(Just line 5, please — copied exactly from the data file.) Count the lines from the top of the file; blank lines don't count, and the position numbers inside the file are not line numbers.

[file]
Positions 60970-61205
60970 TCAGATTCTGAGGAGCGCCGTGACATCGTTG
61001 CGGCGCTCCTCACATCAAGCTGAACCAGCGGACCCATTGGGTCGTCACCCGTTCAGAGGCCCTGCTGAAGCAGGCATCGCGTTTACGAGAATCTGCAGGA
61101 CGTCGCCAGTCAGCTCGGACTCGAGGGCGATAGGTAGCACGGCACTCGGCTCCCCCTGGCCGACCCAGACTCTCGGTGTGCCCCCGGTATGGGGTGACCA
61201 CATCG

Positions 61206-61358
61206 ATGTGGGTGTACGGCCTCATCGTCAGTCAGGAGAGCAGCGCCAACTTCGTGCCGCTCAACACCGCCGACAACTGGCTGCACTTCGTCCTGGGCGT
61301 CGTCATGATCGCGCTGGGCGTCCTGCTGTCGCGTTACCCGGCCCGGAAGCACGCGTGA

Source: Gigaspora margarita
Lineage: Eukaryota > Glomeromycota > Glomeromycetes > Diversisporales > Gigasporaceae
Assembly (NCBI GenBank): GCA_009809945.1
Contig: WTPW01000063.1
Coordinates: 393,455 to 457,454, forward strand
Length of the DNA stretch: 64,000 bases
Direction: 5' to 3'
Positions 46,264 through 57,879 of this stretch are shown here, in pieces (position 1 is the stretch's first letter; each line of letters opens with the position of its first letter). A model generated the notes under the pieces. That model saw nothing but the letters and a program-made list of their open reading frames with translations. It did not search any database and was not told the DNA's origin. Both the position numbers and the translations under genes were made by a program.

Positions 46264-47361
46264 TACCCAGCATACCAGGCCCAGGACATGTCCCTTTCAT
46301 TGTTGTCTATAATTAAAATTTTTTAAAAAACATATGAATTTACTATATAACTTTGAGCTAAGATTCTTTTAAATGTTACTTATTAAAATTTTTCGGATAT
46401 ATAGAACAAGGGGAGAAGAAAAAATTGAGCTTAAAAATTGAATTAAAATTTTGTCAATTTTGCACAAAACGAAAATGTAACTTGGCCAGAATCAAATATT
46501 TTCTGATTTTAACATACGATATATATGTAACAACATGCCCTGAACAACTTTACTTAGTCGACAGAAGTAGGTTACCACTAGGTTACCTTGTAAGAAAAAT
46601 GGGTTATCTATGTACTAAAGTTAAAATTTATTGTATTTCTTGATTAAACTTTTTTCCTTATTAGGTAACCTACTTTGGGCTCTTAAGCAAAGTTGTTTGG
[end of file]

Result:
61201 CATCG